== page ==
Origins Project debates to tackle violence, humanity and the future
Two great issues of society are violence and the future. How can we overcome our violent tendencies, and how can we make for a better future for ourselves and our species? The Origins Project at ASU will tackle both issues in one evening.
A limited number of tickets (free and for sale) remain for the Origins Project Great Debates on “Transcending our Origins: Violence, Humanity and the Future,” 7 p.m., April 5, Gammage Auditorium.
“The Origins Project was created to address foundational questions across all disciplines, and inaugurated five years ago this weekend with an all-day event at Gammage auditorium," said Lawrence Krauss, Origins Project director. “This weekend’s event provides a perfect anniversary, bringing together several major themes of continuing interest to the Origins Project, including 'How can an understanding of human origins help us better understand our behavior and the organization of society?' and 'How can an understanding of origins help better prepare us for the future?'
“We have brought together a stellar group of scholars and public intellectuals to address these topics, and in so doing provoke, inspire, entertain and educate,” he added. “It will be a memorable evening for anyone interested in the forefronts of science and technology, and how these impact the human experience.”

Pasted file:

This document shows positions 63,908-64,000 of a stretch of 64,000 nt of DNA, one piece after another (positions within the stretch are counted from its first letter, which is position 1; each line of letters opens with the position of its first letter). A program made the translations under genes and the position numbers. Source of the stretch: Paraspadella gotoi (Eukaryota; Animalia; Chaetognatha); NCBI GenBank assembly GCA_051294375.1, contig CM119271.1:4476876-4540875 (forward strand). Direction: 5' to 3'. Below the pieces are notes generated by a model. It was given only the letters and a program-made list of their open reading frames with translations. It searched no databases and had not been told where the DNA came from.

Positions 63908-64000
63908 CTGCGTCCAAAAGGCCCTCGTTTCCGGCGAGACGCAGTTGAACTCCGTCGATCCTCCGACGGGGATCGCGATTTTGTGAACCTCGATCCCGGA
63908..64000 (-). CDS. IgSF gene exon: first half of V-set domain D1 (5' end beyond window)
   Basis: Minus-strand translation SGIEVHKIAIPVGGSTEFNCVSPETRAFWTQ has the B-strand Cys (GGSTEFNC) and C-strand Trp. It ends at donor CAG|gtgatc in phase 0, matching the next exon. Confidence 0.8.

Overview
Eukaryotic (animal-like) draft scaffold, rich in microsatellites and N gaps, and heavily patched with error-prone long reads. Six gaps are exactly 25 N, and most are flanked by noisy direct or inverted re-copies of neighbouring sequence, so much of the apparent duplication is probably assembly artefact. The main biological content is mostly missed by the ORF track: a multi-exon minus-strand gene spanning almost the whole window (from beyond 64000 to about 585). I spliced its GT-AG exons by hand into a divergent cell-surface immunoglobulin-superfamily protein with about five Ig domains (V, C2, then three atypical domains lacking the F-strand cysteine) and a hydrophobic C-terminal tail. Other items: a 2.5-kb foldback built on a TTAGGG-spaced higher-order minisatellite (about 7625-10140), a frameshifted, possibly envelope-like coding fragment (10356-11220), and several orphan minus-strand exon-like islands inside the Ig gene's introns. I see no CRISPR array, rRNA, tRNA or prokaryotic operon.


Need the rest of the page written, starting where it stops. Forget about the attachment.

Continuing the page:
At 7 p.m. Origins will hold the first Great Debate, titled “The Origins of Violence.” Panelists include noted scholars and writers like experimental psychologist Steven Pinker; primatologist Richard Wrangham; political scientist Erica Chenoweth; psychologist Adrian Raine; international relations scholar John Mueller; and Sarah Mathew, of ASU’s School of Human Evolution and Social Change. They will discuss the development of violence from the brain to world wars.
The second panel, which will begin at approximately 8:40 p.m., is titled “The Future: From Medicine and Synthetic Biology to Machine Intelligence.” It will feature scientists and notable experts such as evolutionary biologist Richard Dawkins; biologist and entrepreneur Craig Venter; science fiction writer Kim Stanley Robinson; investor and former journalist Esther Dyson; distinguished scientist Eric Horvitz of Microsoft; science executive George Poste of ASU; and physician and evolutionary biologist Randy Nesse of ASU. They will talk about the future of new biomedical and robotic technologies and their impact on humanity.
Lawrence Krauss will moderate the evening.
A small number of free tickets are still available to the ASU community. You must present a valid ASU ID at the Gammage Box Office for these tickets.
There also are tickets available online through Tickemaster.com, and at the ASU Gammage Box Office, at (480) 965-3434.